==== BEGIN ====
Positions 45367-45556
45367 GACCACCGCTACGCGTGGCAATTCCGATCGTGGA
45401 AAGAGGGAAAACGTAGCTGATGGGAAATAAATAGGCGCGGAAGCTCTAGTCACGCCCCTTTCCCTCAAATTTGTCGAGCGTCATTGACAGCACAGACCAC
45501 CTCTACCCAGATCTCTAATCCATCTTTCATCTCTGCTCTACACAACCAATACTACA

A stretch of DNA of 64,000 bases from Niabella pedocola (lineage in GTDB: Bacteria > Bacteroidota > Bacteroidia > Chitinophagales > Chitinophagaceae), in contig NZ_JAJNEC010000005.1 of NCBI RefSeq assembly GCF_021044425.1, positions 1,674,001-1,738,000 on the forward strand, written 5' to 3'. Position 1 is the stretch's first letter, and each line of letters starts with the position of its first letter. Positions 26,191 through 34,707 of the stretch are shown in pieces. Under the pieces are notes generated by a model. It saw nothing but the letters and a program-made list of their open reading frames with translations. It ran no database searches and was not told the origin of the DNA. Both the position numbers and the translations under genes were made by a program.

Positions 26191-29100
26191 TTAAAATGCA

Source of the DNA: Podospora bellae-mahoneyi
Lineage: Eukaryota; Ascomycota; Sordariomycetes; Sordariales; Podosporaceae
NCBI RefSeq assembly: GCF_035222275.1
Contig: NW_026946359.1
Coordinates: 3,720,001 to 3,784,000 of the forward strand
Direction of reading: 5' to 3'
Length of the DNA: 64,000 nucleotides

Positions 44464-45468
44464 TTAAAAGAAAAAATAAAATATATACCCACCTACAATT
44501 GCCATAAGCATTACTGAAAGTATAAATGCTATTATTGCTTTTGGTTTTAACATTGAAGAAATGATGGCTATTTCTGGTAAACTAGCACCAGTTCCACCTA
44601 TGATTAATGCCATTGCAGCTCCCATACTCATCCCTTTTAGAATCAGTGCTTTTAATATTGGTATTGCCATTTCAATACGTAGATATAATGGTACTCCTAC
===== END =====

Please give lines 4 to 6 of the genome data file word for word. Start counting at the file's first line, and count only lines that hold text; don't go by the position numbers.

45501 CTCTACCCAGATCTCTAATCCATCTTTCATCTCTGCTCTACACAACCAATACTACA

A stretch of DNA of 64,000 bases from Niabella pedocola (lineage in GTDB: Bacteria > Bacteroidota > Bacteroidia > Chitinophagales > Chitinophagaceae), in contig NZ_JAJNEC010000005.1 of NCBI RefSeq assembly GCF_021044425.1, positions 1,674,001-1,738,000 on the forward strand, written 5' to 3'. Position 1 is the stretch's first letter, and each line of letters starts with the position of its first letter. Positions 26,191 through 34,707 of the stretch are shown in pieces. Under the pieces are notes generated by a model. It saw nothing but the letters and a program-made list of their open reading frames with translations. It ran no database searches and was not told the origin of the DNA. Both the position numbers and the translations under genes were made by a program.

Positions 26191-29100